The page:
As eye-opening as it was, and as much as I agreed with its message, I did not think Blackfish was that great of a documentary.

It focuses on the inhumane practices of SeaWorld and the inhumane ways they acquire and keep whales. Which was interesting, because even though I’ve never had any interest in SeaWorld, I just sort of assumed it wasn’t that great. I had no idea it was actually that bad and could be that cruel. But despite the documentary mostly being about SeaWorld, it really doesn’t give us much information on them. Who owns it? How did it start? Why can they keep up these practices? At the end, there’s a statement saying that SeaWorld wouldn’t provide information for the documentary, but still. I sort of feel like they filmed all this footage, and then found out SeaWorld wouldn’t cooperate, so they just had to go with what they had. They pretty much only talk to former SeaWorld employees, all of whom, except maybe one, seem to now be totally against SeaWorld. I feel like if you want your documentary to sound like a documentary and not a PSA, you need to show both sides, and within those sides, show varying opinions. They talked to a few experts here and there, but mostly hearing from former employees got sort of boring. We get it, SeaWorld does terrible things. But why were these people involved for so long? What was the turning point for them? I think the focus of Blackfish was so narrow that it made it less interesting.

I also kept thinking that the whales came off as bad guys here. The stance of the documentary seemed to switch between whales being bad and humans being bad. Obviously, it’s sad that whales have killed people and I wish it wouldn’t happen. Buuuuut they are wild animals. CALLED KILLER WHALES! Sure, it’s sad, but I don’t really see where whales are really to blame for killing anyone. The trainers would talk about how they have such good relationships with the whales, that they’ve raised them, etc etc, seeming to forget that they pretty much straight up kidnapped these baby whales from their mothers. The documentary makes a point to show how emotionally advanced the whales are, which leads me to believe that these humans can think all they want that their relationships with the whales are good, but as far as the whales are concerned, humans are their captors, not friends.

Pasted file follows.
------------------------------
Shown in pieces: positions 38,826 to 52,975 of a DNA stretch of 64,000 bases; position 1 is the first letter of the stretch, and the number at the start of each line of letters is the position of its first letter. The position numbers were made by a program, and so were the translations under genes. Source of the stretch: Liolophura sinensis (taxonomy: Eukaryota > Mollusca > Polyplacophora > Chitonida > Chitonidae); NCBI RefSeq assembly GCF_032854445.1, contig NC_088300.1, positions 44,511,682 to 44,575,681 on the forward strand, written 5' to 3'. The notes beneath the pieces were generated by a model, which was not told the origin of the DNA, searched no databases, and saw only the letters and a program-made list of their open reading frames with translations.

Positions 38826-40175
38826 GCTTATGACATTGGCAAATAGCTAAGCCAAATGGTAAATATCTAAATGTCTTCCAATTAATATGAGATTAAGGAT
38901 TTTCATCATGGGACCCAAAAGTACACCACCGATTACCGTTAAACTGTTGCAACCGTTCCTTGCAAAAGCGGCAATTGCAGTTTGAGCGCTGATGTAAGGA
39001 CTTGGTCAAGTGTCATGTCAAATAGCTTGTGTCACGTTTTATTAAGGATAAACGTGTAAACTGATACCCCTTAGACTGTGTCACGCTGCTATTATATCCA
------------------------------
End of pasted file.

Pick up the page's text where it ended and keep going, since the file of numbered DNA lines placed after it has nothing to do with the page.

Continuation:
Blackfish is certainly enlightening in a lot of ways, and I’m glad that it’s making people more aware of what’s up with SeaWorld. But as a documentary, I was just sort of disappointed with it.


This appears to be bringing a much needed awareness about the terrible things that go on at SeaWorld. It’s very scary and shows that they have been doing something terrible from the beginning.

That being said, this is a terrible movie. The message is very important, and this movie gets that across but the whole movie is all from people who used to work at SeaWorld. We never at any point talk to the people who own SeaWorld. The documentary, at the end, mentions that SeaWorld never agreed to be interviewed, but could they really not do any kind of research of their own? This movie was made completely off ex SeaWorld Employees and Youtube videos.

I think the best way to express how I feel about this movie, is think of watching The Thin Blue Line and then Blackfish. It would be like watching Citizen Kane and then watching Snow Buddies (the 2008 Air Bud puppies movie.) This movie is just really poorly laid out. Just because you have a great topic to make a documentary about doesn’t really mean you should be the one to make it.

This movie is not good and should have just been a 21 minute special. I also have a big problem that their big moments of the film are watching people get attached by the KILLER whales. I cleaned my kitchen through most of the last 30 minutes.

I also saw, on my own (both on Netflix):

Snow Buddies – Awful but still more enjoyable than Blackfish.

Paper Soldiers – Very racist but does have Jay-Z in it for 2 seconds. And still more enjoyable than Blackfish.

One thought on “BLACKFISH (2013)

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